Tuesday, June 04, 2019

there’s a power failure, and we’re way out here at the end of the line, twenty miles from the village where we moved a couple of days ago. we’re overall very happy out here, although there’s a lot of driving involved, but the power failure kind of upsets our apple cart. our seventeen-year-old is upset because it ruins his reputation in his online game, where you’re not supposed to just quit a game that you started. our thirteen-year-old lives on her phone, where she posts instagrams regularly, but the phone doesn’t work when the power and the internet are off. and finally, my wife wants to take a shower, but apparently the well’s pump relies on electrical, and without it, there’s no pressure, and it peters out.

i made a campfire as i did last night, but the rain picked up and pretty much drenched it. rain is unusual in this area in june – this is the dry time – but there’s unusual weather all over the place. there was a tornado in the area the other night, and there was a wind event in alamo earlier today; we heard this over the landline phone, which apparently still works. seems like the world is coming to an end, but even then, I don’t mind, because I’m finally in a place I really love, that I can call a good stopping place.

as it happens, it’s my fiftieth home, so now i can finish my autobiography, which has fifty chapters of true life documentation of where I lived and moved, and fifty good stories interspersed between them. i’m also sixty-five, and feel like i’ve retired, since school is out, so there are other good reasons for finally getting this down. and finally, as part of moving and general downsizing, i’m looking at everything i’ve ever produced: every poster, every music-event promotion, every document. i saved way too many things, of course, but that’s not the point. the point is, now i have to look at it, before i pitch it. it’s only fair.

in the last days before moving, i was still trying to sort, but eventually, i decided to just bring it now, sort later. after all, I didn’t have the time then, but I will, now, if only i can keep up my motivation while my wife is rushing headlong into the horse-owning business. that was, for her, the main point of moving out here so quickly, as i probably would have dawdled and waited at least until the oldest son graduated. for him, with a dread of long drives, the main benefit of being out here is being able to just stay on internet, all day, not even get dressed, and have no one bother him. i said, if you were totally isolated, nobody would even come visit, and he said that would be fine with him. He’s not hankering to drive, to get out, to move to some better place, although you could say that about the fourteen-year-old. Moving for him was not difficult. he had a small room before, and now he has a fifth-wheel camper. He’s made it how he wants it, and, as long as internet prevails, he’s fine.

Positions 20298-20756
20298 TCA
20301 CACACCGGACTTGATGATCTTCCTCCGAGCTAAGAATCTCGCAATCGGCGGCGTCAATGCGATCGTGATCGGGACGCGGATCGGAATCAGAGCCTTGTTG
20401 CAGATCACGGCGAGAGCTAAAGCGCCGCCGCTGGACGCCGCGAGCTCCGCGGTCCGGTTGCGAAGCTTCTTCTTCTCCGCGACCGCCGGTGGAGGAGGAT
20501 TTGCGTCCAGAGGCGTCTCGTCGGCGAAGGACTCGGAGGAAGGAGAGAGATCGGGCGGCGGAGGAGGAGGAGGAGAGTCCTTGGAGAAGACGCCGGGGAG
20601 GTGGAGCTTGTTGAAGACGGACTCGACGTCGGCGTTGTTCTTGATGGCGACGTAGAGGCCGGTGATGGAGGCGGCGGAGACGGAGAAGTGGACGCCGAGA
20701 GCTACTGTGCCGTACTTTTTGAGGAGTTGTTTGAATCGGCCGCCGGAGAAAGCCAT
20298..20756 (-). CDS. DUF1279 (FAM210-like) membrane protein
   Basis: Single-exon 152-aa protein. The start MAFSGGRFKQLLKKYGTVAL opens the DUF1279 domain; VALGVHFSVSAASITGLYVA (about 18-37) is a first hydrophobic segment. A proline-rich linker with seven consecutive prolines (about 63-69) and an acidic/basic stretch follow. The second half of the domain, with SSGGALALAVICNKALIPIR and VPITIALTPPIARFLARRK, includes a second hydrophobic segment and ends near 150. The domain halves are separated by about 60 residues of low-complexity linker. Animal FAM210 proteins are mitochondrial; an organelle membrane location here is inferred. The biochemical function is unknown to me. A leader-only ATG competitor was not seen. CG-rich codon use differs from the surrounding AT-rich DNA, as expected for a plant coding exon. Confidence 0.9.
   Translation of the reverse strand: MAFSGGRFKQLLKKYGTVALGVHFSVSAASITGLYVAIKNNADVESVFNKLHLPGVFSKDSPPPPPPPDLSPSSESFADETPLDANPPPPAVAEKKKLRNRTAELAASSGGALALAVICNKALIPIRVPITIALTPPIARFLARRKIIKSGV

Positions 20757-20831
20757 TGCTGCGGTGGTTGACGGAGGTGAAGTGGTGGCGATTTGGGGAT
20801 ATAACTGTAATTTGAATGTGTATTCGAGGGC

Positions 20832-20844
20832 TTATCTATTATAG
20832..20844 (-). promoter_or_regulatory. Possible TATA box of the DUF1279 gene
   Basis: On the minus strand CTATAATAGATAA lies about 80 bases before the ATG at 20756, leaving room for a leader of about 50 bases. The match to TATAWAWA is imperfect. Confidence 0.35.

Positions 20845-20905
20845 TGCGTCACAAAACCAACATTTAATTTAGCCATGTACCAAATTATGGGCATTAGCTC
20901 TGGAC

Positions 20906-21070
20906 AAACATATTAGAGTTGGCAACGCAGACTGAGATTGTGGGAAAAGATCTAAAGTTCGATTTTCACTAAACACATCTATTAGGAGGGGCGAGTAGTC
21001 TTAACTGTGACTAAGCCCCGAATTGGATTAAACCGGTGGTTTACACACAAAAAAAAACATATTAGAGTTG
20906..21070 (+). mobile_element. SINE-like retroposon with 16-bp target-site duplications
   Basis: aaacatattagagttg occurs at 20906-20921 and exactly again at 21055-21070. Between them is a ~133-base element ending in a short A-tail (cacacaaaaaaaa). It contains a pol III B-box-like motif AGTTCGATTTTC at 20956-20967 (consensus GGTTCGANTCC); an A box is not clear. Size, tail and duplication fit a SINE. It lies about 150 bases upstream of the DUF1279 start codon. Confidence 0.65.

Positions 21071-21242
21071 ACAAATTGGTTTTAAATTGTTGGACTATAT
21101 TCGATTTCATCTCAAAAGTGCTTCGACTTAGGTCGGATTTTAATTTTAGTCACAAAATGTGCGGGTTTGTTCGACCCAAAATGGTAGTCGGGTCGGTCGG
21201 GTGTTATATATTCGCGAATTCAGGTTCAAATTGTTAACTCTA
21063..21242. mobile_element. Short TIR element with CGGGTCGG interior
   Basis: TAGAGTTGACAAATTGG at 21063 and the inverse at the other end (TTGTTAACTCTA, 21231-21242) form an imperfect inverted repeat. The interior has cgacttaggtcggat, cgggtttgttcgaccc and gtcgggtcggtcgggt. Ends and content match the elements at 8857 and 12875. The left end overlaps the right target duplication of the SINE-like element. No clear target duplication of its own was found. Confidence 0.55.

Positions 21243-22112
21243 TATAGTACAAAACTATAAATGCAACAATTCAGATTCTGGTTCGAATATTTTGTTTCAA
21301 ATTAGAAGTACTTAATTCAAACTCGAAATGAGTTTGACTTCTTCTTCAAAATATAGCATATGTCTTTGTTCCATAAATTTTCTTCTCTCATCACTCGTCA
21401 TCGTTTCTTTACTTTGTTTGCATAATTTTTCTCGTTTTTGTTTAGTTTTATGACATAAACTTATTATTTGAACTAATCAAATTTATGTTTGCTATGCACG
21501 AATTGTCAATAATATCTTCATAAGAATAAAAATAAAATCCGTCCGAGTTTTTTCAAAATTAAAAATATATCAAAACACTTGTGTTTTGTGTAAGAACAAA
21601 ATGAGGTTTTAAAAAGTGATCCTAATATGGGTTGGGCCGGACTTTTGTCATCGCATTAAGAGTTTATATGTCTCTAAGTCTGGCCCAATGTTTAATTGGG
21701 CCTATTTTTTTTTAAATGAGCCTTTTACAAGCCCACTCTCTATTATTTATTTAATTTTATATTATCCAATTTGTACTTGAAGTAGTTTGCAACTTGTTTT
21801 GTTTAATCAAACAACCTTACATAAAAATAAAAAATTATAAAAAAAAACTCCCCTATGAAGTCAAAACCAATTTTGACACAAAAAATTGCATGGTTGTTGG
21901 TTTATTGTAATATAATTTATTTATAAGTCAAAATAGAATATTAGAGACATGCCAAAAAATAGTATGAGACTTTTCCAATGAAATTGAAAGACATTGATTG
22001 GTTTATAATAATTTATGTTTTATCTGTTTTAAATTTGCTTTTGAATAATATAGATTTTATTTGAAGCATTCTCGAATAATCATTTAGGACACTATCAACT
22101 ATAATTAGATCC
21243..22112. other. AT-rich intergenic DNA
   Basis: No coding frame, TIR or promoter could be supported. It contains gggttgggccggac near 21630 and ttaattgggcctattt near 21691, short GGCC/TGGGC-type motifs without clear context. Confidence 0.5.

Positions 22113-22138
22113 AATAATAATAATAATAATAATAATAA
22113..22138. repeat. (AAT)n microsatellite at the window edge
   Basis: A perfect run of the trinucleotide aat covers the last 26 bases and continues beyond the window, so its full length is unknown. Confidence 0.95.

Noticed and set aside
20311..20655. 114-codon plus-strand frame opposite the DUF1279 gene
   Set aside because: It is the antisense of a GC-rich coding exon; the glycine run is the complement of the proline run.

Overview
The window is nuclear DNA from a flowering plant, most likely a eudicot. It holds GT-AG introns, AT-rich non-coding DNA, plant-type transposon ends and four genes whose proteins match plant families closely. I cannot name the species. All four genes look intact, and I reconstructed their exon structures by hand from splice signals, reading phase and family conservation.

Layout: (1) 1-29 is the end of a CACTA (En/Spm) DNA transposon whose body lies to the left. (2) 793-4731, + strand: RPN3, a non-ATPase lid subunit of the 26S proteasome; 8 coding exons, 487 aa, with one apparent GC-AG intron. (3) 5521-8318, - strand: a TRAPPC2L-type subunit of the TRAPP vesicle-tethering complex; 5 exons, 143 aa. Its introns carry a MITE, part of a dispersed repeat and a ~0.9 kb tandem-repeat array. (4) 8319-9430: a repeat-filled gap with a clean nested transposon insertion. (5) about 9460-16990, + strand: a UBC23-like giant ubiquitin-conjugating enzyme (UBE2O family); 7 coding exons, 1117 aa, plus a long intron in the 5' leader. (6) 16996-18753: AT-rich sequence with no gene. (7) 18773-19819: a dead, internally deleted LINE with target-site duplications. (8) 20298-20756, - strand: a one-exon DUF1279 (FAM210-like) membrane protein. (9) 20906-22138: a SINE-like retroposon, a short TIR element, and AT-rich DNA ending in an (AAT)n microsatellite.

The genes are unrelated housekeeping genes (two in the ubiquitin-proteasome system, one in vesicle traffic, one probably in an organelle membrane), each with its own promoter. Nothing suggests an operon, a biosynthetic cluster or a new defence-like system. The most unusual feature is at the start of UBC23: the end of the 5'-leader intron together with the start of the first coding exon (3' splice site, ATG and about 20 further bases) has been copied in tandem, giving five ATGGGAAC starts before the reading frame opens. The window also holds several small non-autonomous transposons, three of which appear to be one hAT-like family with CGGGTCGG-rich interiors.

no, the point is, the rain can come, the storm can come, and we’ll probably be ok, as long as it’s not a tornado. we know the rest of the world is flooding. the river’s up, and staying up. there’s more rain than anyone can handle. but in this part of new mexico, there’s been a drought for many years, and everyone is nervous, all the time, about the possibility of fire, and a rainy dry season is a kind of relief that means, for once, we can go into summer not over-paranoid, not edgy, not impatient with the clouds that never amount to anything: this year, they’re bringing us rain. green things are sprouting everywhere. the wildflowers are coming out, even before the monsoons.

to get to this place, you turn off the highway at a sign that says, sixteen springs canyon, eight. this cutoff is already about eight miles from cloudcroft, so, it’s sixteen miles, more or less, before you get to our valley. but then, in this valley, you take this windy road along the canyon – past an rv park, through walker’s ranch, past the fire station, and past the bell canyon cutoff. cows graze lazily along the side of the road – they apparently don’t fear the lions and bears around – and deer and elk abound, usually darting off the road as you approach. the weather is gentler than cloudcroft, where it rains more and has more snow.

end of the line, and we're here. the rain is staying gentle, even dying off. that's good. everything will smell good, and be green in the morning.


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